Gallego travel notes

The ATM gives you a choice of eight languages, including Catalan, Gallego, Valencia, and Euskara.  At first the street signs appear to be in Portuguese, but that is a trick.  Other times the dual Spanish and Gallego phrases on the signs are exactly the same.

Gallego as a province [Galicia] reminds some of Nantes, France, and the surrounding area, or of parts of southern Chile.

If you put together Keynesian economics and public choice theory, you get a very nice and indeed downright spacious airport in Santiago de Compostela.  More infrastructure here will not jump start growth.

Counterintuitively, Santiago avoids the destruction of its authenticity by relying on tourism.  The city has been a major tourist destination since at least the 9th century A.D., so the arrival of tourists — many of them have religious motives — is how the city’s past is preserved.  It is the people who stay at home who are ruining the place.

Vigo, the largest city in Gallego, has lovely sea views, lots of refrigeration facilities in its port, and superb seafood.  It is slow on a Sunday, especially for its size.  Percebes looks like this, and it is a must-try.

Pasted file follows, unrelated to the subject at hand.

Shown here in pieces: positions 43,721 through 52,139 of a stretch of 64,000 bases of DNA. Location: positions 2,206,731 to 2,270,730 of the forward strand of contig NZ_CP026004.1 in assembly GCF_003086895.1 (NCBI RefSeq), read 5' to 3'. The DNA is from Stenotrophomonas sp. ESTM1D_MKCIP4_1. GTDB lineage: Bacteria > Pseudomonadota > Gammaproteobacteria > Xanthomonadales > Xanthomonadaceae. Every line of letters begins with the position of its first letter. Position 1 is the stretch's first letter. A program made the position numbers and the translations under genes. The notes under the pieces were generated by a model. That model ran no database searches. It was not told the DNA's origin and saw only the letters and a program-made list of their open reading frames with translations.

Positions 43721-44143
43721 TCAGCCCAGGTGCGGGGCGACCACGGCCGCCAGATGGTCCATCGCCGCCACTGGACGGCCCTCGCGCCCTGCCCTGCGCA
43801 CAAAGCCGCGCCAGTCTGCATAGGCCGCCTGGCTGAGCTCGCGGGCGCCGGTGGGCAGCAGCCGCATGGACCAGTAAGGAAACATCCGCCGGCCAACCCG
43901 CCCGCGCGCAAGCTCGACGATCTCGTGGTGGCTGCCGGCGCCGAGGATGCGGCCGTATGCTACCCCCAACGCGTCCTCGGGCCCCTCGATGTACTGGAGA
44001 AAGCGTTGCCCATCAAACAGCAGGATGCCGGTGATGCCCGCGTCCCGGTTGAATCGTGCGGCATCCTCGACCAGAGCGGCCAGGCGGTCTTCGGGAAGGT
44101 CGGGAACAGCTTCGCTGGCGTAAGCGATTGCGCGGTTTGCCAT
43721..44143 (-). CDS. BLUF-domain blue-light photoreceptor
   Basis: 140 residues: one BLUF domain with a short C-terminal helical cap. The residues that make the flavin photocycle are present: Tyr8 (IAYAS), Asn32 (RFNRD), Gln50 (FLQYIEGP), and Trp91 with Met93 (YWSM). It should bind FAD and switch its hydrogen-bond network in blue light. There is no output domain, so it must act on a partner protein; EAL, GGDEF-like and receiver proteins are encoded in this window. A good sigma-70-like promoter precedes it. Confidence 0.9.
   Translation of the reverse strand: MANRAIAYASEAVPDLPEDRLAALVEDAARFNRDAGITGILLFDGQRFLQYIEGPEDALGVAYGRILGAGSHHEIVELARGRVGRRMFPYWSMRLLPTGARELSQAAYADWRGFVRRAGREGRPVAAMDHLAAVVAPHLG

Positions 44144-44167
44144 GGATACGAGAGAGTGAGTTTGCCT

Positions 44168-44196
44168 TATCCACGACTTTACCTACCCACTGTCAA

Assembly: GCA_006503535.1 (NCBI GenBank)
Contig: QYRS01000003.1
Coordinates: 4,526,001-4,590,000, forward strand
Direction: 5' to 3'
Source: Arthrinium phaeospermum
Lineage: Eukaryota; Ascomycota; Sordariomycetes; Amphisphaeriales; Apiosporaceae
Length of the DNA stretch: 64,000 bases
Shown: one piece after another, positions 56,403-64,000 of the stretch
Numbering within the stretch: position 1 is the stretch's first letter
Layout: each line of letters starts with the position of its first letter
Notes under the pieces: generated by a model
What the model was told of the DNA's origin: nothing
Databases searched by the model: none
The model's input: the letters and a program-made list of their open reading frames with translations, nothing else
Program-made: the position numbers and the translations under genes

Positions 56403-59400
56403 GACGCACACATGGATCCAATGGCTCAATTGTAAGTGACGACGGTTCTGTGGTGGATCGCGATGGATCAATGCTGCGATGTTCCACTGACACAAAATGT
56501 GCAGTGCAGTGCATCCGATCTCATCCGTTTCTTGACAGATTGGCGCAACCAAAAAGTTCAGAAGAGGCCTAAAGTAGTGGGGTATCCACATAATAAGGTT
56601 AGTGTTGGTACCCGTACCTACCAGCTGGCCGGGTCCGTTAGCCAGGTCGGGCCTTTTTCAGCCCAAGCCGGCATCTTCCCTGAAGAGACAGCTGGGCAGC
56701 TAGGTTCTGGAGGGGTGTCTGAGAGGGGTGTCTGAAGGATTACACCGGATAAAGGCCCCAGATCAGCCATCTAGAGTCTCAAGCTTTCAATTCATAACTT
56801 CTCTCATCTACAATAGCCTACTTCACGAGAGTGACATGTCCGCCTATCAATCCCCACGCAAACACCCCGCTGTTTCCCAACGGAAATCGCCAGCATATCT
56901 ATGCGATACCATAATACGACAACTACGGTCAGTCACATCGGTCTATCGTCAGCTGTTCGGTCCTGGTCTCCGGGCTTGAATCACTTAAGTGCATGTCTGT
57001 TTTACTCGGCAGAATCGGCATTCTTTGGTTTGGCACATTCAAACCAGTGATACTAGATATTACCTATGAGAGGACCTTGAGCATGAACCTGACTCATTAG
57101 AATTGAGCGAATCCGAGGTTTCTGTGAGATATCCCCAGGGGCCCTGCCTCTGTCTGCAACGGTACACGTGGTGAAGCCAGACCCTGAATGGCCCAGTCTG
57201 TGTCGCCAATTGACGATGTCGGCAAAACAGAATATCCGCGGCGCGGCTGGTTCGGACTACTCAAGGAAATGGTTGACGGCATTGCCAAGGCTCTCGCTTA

“A Coruña is one of only eight pairs of cities in the world that has a near-exact antipodal city.”  That would be Christchurch, New Zealand.  A Coruña is supposed to be the most prosperous city in Gallego, yet it is scary how many abandoned or boarded up buildings are in the heart of downtown.

The city’s Roman lighthouse is still in use, and it is the world’s oldest active lighthouse.

It is very green in Gallego and it rains a lot, though not as much as in Bergen, Norway.

I strongly recommend a trip to Gallego.  There are numerous reasons to go, and few reasons not to go, the only really good one being that you may wish to go somewhere else.


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